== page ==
The attributed writings of Felipe Maximiliano Chacón (1873-1948), published in 1924 as the Obras de Felipe Maximiliano Chacón ‘El cantor neomexicano’: Prosa y poesía, is exceptional among the Spanish-language publications of New Mexican writers of the late 19th and early 20th century as much for the breadth of genres it spans as for the depth of its engagement with the political and social issues facing nuevomexicanos of that complicated epoch. Born in New Mexico to a prominent literary and political family known for its involvement in the Spanish-language newspapers of the late 19th and early 20th centuries, Felipe Maximiliano Chacón was one of cadre of nuevomexicano literari (including his cousin Eusebio Chacón) whose influence over local and Southwestern regional politics among Spanish-speaking citizens was fundamental to the retention of agency within changing governmental and economic structures, as well as to the preservation of linguistic and cultural practices. Dr. Anna Nogar’s paper, “A 19th-century Transitional Literary Manifesto of New Mexico: Obras de Felipe Maximiliano Chacón ‘El cantor neomexicano’: Poesía y prosa,” examines how Felipe Maximiliano Chacón uses advanced literary and rhetorical techniques, many of which draw on those of contemporaneous Latin American writers, to calibrate his message of patriotic regional self-preservation in the collection’s “Cantos patrios y miscelánea.” Unique among the writing of his peers, Felipe Maximiliano Chacón’s poetry demonstrates a deftness in reminding nuevomexicanos of the value of their historical and continued particularity in the context of their increased participation in hegemonic American institutions.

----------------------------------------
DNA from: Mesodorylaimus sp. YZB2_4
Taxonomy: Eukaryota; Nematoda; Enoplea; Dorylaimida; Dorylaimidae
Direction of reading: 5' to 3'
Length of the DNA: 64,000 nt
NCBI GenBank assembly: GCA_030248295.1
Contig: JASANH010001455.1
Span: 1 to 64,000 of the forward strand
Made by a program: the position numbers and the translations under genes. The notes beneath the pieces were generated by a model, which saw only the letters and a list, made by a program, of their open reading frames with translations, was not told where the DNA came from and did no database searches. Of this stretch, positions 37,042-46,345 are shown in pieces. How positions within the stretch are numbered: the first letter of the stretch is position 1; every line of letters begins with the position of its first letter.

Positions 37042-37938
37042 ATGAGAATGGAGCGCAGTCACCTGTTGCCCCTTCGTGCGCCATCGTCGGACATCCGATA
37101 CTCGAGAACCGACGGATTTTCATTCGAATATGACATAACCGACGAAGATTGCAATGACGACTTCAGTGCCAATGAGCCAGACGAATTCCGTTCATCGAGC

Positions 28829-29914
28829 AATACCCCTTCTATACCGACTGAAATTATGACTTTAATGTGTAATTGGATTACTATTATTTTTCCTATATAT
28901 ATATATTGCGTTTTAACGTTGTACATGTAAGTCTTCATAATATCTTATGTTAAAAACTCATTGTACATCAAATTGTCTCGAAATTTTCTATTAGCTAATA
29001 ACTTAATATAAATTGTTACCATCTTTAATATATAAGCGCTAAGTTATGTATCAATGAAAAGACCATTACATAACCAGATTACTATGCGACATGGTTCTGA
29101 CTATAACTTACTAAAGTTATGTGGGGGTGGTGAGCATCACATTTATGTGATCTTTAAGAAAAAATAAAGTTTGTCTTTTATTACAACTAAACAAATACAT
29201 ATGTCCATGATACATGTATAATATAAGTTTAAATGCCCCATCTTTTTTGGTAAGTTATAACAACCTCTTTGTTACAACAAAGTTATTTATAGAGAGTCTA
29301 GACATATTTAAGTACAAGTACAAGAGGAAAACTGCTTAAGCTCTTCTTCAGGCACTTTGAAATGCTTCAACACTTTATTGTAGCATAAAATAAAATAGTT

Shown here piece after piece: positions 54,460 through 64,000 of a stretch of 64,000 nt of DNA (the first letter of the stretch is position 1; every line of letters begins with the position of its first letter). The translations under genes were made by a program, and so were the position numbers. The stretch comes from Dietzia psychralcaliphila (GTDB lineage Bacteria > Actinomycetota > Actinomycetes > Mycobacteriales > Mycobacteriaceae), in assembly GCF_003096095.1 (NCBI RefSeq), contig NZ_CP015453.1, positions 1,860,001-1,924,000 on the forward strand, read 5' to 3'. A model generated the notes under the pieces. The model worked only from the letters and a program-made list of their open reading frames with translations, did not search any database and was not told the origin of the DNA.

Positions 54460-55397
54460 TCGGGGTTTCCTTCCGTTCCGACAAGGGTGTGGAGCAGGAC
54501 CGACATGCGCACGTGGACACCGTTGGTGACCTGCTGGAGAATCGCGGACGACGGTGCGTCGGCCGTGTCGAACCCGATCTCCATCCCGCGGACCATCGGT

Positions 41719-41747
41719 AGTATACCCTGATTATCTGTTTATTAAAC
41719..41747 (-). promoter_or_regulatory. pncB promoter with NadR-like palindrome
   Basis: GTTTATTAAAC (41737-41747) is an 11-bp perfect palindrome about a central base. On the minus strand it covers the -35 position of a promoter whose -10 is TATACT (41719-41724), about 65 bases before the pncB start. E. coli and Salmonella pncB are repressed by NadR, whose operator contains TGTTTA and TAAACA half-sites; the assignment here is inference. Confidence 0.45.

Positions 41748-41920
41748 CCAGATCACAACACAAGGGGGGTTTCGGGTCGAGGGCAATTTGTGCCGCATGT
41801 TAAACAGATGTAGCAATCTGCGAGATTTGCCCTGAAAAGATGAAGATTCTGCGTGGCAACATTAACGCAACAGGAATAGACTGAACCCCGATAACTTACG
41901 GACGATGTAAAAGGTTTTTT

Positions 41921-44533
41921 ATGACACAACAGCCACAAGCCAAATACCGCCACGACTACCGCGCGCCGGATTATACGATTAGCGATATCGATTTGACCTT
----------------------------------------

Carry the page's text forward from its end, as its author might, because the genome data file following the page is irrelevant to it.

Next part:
Arturo Fernández-Gibert’s paper, “Language ideologies and politics in New Mexico’s quest for statehood,” will examine the changing roles of Spanish and English throughout New Mexico’s last decades of the territorial period (1890-1912) by studying primary sources, namely, texts printed in the pages of the Spanish-language newspapers published in New Mexico during the last decades of the nineteenth century and the first decade of the twentieth. The time span covers over twenty years. Besides the newspapers, the data contained in the U.S. census has also been considered to assess demographic, linguistic, and social transformations affecting New Mexico. The main focus of his paper will be the building of language ideologies in New Mexico during the transitional period that will culminate with statehood in 1912. The newly developed literacy in Spanish among native nuevomexicanos led to a boom in the Spanish-language press. This phenomenon stemmed from a literacy ideology that afforded nuevomexicanos access to self-representation and defense. This development also brought to New Mexico language ideologies constructed by politically dominant Anglo Americans, which rendered Hispanic cultural and linguistic practices “minoritized” and alien, in an attempt to exclude them from the making of the new state. The response from the Hispanic press and public opinion was one of resistance and accommodation. In a dialogical fashion, nuevomexicanos managed to keep control over important areas of politics in the new state, in spite of increasing political encroachments from Anglo American newcomers. Reflected in the Spanish-language press as well as in Anglo American newspapers and mainstream opinion, the language representations of Spanish and English were formulated and contested during this period, based on previous experiences rooted in different histories and traditions. The intellectual legacy of the Hispanic press in New Mexico, as the main discourse agency at the time, made the formation of a nuevomexicano identity possible.
Together, these three papers examine the ways in which nuevomexicanos adapted to, commented upon, and navigated their legal incorporation into the United States after 1848. This panel thus speaks to the ways in which nuevomexicanos used literary and journalistic writing as a means of preserving their culture, history, and language, and negotiating their position in relation to a new imperial power, the United States and Anglo America.